Eugene O'Neill's "Long Day's Journey Into Night" may well be the most harrowing American drama ever written. Tormented as most of our family dramas seem to be, no other American has playwright ever looked at his roots with such brutal honesty or such unrelenting anguish. To watch this marathon work is to suffer the reopening of a huge wound: the first lacerating stabs of pain giving way to a steadily mounting ache from which there is no relief. The only surcease, in fact, comes with the final curtain.

It may, therefore, sound vaguely masochistic to say that the curtain comes down all too soon on the curious pre-Broadway revival that opened last night at the National Theatre, with Jack Lemmon in the role of the one-time matinee idol James Tyrone (O'Neill's own actor father). Too many productions of "Long Day's Journey" drone on until the wee hours. Director Jonathan Miller, however, has seen to it that all the sodden soul-searching, the endless recriminations and those sudden lurches from love to hate and back to love again are over in two hours and 45 minutes.

And he's accomplished the feat without bringing out the scissors. What he's done instead is overlap speeches, speed up the tempo and encourage his actors to talk at the same time. The Tyrones, as he sees them, are squabblers. They've been over the same arguments, hurled about the same accusations and dredged up the same misguided memories a hundred times before. So they butt in on one another, fight harangue with harangue or simply close their ears and take off on tangents of their own. There is to be no luxuriating in agony, and those long, reverberating silences, broken by the plaintive call of the fog horn, have been largely dispensed with. This "Long Day's Journey" is a headlong rush into the night.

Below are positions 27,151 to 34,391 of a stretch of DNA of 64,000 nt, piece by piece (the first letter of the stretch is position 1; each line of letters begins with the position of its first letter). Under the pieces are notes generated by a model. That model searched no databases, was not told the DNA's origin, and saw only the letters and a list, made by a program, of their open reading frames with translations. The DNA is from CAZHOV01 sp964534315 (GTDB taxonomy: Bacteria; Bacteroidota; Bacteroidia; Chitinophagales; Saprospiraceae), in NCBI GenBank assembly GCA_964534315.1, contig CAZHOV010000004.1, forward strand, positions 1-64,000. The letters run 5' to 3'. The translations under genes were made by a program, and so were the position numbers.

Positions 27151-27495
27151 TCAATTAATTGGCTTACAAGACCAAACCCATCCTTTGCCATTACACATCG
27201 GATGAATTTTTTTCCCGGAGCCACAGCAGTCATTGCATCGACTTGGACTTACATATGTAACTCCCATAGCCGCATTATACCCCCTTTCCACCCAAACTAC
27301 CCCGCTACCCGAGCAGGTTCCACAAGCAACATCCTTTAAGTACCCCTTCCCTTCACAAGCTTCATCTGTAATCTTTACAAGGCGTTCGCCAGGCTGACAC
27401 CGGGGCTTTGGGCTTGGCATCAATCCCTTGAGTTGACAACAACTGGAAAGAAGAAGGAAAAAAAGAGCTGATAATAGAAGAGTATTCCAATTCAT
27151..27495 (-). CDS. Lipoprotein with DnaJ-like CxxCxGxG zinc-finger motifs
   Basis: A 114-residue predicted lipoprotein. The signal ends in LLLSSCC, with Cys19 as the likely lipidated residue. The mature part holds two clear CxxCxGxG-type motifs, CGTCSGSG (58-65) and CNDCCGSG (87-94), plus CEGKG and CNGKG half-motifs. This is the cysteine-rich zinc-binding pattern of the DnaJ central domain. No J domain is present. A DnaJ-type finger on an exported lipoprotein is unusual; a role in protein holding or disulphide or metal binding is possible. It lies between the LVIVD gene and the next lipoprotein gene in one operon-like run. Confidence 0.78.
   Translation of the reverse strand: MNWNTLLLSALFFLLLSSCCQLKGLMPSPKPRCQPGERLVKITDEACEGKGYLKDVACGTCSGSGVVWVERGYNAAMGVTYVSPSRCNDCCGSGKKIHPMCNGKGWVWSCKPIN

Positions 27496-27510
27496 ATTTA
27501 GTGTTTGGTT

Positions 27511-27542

In theory, it sounds tantalizing. But in practice, it doesn't work out as well. Compelling as the approach initially is, it ultimately drains "Long Day's Journey" of its bludgeon impact. Is it possible that the work's force is a function of length? That you have to live through it all -- the petty and protracted scenes, as well as the sublime ones -- to experience the full tragic release? Going from 45 rpms to 78, as it were, tends to trivialize the drama -- just as it produces some pure (and intentional) babble.

You keep waiting for ebbs in the tumultous flow. The ebbs are important. They afford you an entrance into the work, a chance to get closer to the characters. When they come, they prove to be the most potent moments of the evening: a momentarily spent Lemmon, collapsing on a rattan divan and ruefully imagining the actor he might have been if he hadn't sold out to easy success in a hollow melodrama; or Bethel Leslie, as his spectral wife, remembering the schoolgirl blush that colored her cheeks when she first met him in his dressing room. Peter Gallagher, as Edmond, the consumptive younger son (O'Neill himself), is never so commanding as when he drunkenly muses on the eternal lure of sea and the foam. And Kevin Spacey, as Jamie, the older son, makes us feel the waste and self-loathing of the character most keenly when he is battling with himself, not the rest of the family. At such junctures, the characters assert their full dimensions and consequently lay claim to our hearts.